There are more Windows books than Linux books, true, but there's less for Windows than Linux that actually addresses complex issues in a useful manner. You can always find a book, for instance, called Microsoft Office for Dummies, but you'll have a harder time finding Windows Heterogenous Network Servers (as a hypothetical example). Meanwhile, there are several books at any given time in any credible bookstore chain dealing with Linux network servers that will include, among other things, information about setting up network services for heterogenous networks. It all depends on what you want to find.
For online help, I recommend LUG mailing lists. You don't have to be local to a mailing list, and if you join a couple and just watch for a little bit it should become rapidly clear what you can expect from each of them. Sure, you should expect the occasional "ha ha only serious" recommendation to ditch Windows entirely, since they are after all Linux User Groups and not Windows User Groups, but at the same time there are uncountable LUG mailing lists out there where help with homogenous network configuration using Samba is a trivial task, even if you're talking about Windows with people who hate it. As long as your post isn't entirely off-topic and only about Windows, you should be fine.
Meanwhile, Windows user groups tend to not only be hostile to Linux users, but the people in them are usually completely clueless about how to make Windows and Linux interoperate on a network. Even worse, try calling Windows tech support some time and asking them about homogenous networking services for Windows/Linux mixed environments. Good luck with that.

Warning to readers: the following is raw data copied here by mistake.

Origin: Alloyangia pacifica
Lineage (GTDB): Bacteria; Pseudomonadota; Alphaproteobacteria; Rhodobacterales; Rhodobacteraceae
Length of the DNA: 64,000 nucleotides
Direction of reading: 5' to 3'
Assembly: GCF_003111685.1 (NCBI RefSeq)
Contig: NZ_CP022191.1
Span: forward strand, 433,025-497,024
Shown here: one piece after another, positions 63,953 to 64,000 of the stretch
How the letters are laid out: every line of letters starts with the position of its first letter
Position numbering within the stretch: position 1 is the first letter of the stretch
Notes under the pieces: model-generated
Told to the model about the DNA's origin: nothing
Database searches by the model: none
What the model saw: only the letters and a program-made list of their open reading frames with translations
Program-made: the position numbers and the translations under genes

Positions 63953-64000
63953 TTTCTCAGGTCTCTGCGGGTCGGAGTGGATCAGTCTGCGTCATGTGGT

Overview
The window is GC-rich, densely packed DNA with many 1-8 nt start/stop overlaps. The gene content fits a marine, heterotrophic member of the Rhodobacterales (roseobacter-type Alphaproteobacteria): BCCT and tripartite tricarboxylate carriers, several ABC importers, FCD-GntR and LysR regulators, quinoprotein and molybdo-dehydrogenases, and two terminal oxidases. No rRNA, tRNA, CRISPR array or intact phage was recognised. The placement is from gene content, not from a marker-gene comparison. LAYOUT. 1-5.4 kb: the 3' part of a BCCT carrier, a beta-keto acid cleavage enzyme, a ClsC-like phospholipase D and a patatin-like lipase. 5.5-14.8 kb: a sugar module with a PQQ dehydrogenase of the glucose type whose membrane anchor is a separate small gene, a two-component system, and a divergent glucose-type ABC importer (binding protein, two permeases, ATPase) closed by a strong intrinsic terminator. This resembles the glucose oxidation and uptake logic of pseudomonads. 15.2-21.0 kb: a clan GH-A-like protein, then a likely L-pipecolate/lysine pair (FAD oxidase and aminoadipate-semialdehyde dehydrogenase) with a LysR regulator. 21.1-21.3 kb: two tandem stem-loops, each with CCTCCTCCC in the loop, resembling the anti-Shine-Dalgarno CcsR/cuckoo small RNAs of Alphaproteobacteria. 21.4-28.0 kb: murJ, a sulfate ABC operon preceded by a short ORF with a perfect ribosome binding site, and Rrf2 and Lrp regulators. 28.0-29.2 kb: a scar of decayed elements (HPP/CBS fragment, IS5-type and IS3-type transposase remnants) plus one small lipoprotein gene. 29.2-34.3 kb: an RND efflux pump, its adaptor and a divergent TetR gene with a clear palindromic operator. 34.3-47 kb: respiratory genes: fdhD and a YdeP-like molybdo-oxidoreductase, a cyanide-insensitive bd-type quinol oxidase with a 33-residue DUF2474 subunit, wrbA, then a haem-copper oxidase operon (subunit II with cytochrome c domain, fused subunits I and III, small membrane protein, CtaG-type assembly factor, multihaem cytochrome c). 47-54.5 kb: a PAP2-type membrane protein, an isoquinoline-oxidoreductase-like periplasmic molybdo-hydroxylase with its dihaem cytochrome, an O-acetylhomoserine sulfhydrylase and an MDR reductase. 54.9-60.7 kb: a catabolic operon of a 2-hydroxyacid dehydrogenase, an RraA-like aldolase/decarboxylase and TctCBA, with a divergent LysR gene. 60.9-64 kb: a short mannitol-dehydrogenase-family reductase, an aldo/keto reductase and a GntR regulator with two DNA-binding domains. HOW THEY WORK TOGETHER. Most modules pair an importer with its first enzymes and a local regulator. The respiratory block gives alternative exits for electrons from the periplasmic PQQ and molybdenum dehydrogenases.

Besides, if one of the first three replies online to a question about integrating Linux with Windows just tells you to ditch Windows, the other two are likely to be helpful.
It's true that the Windows platform provides a certain amount of ease of use to beginners by removing the responsibility of making choices from the user, but ultimately that is itself a choice of the user. When you choose Windows, you're writing off everything else. The reasons you do so had better be good: doing so because it simply limits your options is not such a good reason, and it in no way ensures you're getting a good solution to your problem. Personally, I like options.
I'm not a huge fan of info pages, of course, but manpages are exceedingly easy to use. Once you open it, use the arrow keys to navigate. When you want to quit the manpage viewer, hit the Q key. Anything else is just bonus functionality, very useful but not necessary for basic use, and you can learn it at your leisure (by typing "man man" if need be). There are also GUI front-ends for manpages available, and most of the kitchen sink distributions out there provide such tools by default. These GUIs usually take the form of browser-based markup-processed manpages, so all you really need is your web browser and you'll be in business. The specific tool at your disposal will vary from distro to distro, but most often it will be something like man2html, which "just works" when you have a default httpd service on your machine (all you have to do is point your browser at the start page for the man2html system).
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